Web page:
The free-to-air (FTA) terrestrial TV sector still forms the largest single broadcast platform worldwide. For an efficient and viable platform, the network operators need a high channel capacity and flexible configuration of transmission parameters for various services for fixed or portable devices. The use of multiple physical layer pipes in the European DVB system (DVB-T2), layered division multiplexing in the Advanced Television Systems Committee (ATSC3.0), and segmented layers in Japanese ISDB-T, make it possible to carry multiple services in a single channel. In the multiple physical layer pipes (m-PLP) the physical layer is divided into separate logical signals or pipes. Each PLP carries one logical data stream. Each PLP can have different modulation and different error protection parameters. The PLP can be with static bit rate (CBR) or dynamic bitrates (VBR). For optimum utilization of available channel capacity, the standard allows for the dynamic allocation of data to the individual PLPs during operation to accommodate for varying data rate requirements.
The commercial requirement for service-specific robustness together with the need for different stream types is met by the concept of fully transparent physical-layer pipes, which enable the transport of data independent of its structure, with freely selectable, PLP-specific physical parameters. For DVB-T2 if we use two PLPs with PLP1 configured with 256 QAM, G.I 1/128, FFT 32 k, the data capacity may be 33.36 Mbps, which may deliver about 15 SDTV channels and C/N requirement for 10 m directional antenna will be 18 dB. The second PLP2 configured with QPSK, CR ½, FFT 8 k, the data capacity can be about 1 Mbps,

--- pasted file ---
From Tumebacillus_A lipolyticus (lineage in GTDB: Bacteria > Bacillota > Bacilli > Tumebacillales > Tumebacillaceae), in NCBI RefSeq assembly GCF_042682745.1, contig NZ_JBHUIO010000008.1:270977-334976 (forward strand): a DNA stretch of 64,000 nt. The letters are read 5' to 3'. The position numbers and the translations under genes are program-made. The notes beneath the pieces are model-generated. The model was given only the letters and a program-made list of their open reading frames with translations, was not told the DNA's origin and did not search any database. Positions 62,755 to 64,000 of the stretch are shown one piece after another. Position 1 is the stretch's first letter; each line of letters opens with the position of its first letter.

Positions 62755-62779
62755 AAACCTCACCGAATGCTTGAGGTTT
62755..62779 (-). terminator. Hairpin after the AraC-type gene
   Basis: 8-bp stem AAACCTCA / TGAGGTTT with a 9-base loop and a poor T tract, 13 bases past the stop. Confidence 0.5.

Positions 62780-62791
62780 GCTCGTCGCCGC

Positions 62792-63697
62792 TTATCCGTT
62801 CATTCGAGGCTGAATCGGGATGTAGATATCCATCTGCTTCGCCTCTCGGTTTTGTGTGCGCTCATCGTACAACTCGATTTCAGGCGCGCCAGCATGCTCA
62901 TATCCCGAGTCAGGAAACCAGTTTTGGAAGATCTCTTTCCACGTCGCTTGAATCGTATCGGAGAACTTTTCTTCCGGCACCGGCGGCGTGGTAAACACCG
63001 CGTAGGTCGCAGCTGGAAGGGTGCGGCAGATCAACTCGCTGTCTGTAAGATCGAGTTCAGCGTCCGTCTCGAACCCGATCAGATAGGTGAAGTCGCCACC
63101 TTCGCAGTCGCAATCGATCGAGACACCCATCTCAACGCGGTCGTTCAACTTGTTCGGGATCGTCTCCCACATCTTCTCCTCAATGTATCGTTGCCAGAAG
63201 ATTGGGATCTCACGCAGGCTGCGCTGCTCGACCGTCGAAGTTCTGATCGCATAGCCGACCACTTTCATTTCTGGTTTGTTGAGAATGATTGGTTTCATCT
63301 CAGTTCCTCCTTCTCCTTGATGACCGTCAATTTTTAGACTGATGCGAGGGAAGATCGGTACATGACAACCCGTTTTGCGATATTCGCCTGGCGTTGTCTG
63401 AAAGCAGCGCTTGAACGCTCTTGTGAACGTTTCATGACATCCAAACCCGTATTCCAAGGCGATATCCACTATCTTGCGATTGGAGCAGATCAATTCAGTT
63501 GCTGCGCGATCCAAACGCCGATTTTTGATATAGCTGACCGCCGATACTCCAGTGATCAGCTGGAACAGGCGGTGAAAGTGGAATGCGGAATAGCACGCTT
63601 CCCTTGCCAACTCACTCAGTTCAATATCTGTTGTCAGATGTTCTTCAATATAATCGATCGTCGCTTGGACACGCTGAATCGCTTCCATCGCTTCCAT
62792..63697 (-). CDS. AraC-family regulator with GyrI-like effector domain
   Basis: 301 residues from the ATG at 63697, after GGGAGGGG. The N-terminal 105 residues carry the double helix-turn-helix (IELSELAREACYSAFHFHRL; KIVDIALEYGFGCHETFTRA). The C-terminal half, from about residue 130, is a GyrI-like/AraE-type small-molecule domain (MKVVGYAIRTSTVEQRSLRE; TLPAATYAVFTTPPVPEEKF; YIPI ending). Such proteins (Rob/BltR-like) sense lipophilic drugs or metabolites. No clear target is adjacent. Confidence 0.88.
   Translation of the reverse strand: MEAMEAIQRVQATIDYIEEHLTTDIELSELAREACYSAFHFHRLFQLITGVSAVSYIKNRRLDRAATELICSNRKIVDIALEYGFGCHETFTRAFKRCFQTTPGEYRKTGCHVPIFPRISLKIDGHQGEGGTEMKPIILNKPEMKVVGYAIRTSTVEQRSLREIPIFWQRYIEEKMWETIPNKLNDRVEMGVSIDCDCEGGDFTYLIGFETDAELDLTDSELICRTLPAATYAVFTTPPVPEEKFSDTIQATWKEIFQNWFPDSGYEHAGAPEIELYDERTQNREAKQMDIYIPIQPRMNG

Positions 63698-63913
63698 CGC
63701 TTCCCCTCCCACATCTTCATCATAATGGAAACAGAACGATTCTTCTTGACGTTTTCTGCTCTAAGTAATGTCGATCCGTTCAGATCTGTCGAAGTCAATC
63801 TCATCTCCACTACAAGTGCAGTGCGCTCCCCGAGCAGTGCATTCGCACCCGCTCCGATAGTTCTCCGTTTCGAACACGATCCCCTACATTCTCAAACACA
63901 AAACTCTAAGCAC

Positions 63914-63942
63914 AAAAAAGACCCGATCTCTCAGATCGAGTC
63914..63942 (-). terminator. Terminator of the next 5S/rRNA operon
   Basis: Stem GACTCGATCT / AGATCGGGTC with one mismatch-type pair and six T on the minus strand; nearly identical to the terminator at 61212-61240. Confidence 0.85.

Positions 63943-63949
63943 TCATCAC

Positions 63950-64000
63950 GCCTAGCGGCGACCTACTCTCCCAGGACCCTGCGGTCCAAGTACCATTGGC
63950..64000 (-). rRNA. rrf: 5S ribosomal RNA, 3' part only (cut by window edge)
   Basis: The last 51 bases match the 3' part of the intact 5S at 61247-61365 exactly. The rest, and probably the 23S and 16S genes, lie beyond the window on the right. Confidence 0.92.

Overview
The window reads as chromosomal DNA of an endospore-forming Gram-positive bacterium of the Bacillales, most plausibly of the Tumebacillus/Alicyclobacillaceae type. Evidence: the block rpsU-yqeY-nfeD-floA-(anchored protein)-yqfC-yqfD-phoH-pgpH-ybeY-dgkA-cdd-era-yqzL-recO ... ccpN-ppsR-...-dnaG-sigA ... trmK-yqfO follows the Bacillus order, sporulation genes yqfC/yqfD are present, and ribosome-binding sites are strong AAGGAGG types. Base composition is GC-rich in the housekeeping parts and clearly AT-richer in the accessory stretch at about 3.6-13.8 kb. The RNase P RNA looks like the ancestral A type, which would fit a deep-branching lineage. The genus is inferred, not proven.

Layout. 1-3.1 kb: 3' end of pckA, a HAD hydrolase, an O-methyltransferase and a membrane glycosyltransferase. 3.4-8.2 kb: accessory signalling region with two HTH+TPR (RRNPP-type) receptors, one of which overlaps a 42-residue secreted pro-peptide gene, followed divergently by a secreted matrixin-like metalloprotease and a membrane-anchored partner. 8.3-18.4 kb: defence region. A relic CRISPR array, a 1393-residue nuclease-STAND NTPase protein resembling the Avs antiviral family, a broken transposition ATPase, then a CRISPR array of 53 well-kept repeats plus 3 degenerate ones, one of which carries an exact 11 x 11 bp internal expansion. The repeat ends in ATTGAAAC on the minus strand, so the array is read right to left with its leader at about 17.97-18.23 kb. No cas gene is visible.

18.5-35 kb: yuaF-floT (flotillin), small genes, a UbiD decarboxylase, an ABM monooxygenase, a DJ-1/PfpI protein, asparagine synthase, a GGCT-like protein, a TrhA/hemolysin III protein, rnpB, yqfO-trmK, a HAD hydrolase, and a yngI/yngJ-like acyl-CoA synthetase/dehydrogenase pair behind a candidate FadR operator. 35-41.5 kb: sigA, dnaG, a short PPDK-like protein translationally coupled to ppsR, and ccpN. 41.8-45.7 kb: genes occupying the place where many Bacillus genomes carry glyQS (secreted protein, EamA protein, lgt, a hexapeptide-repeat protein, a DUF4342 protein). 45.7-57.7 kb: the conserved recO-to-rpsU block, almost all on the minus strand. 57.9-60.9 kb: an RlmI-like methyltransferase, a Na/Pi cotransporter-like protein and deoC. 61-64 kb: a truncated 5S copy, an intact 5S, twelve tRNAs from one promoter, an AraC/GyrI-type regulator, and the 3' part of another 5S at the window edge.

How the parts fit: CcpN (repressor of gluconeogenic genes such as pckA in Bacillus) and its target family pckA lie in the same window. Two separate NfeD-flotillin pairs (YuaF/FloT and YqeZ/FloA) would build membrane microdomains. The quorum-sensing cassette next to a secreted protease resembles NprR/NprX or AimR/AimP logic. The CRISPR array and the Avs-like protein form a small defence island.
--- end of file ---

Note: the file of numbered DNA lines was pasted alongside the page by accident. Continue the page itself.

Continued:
which may relay about three mobile SDTV channels and require C/N of 1.3 dB. DVB-T2 group has also defined a method called FEF (future extension frame) which can be implemented over an existing DVB-T2 network.
Layered division multiplex (LDM) concept used in ATSC3.0 facilitates transmission of multiple data streams in one RF channel with different robustness and data capacity for different services and reception environments. The upper layer (UL) needs to be ultra-robust. The lower layer (LL) power is injected from 3 to 6 dB below the UL signal. Signal cancellation is used to retrieve the robust UL signal first, cancel it from the received signal, and then start the decoding of the lower layer signal. Here a strong error correction code and error mitigation system for the UL can achieve a negative SNR value, closer to the Shannon limit, and save power.
ISDB-T (Integrated Services Digital Broadcasting – Terrestrial) using segmented OFDM transmission system enables fixed/mobile/portable reception service in the same channel. One-seg service, its unique portable service of ISDB-T, uses one segment of 6 MHz. One seg receiver is easily mounted into the mobile-phone, portable PDA, USB tuner etc., so it enables the broadcast mobile service using layer A with QPSK for LDTV, audio, data etc. and fixed reception using Layer B with 64 QAM for HDTV or multi-SDTV with data.
Both the allocated capacity and the robustness can be adjusted to the content/service providers’ particular needs, depending on the type of receiver and the usage environment to be addressed. The PLP architecture is designed to be flexible so that arbitrary adjustments to robustness and capacity can be easily done. Thus, the optimum utilization of DTT for its capacity versus signal robustness (coverage area) can be achieved by employing different PLP for specific services employing different protection level, different coverage level, multiple receiver platform, and local content insertion. The service guide toolbox enables the end-to-end platform to offer advanced and interactive services. The services range from enriched EPG and service information, interactive services, PVR, connected TV, push VOD to convergence services with IPTV systems such as catch-up services. The efficacy of physical layers in DTT is a boon for broadcasters and viewers as well.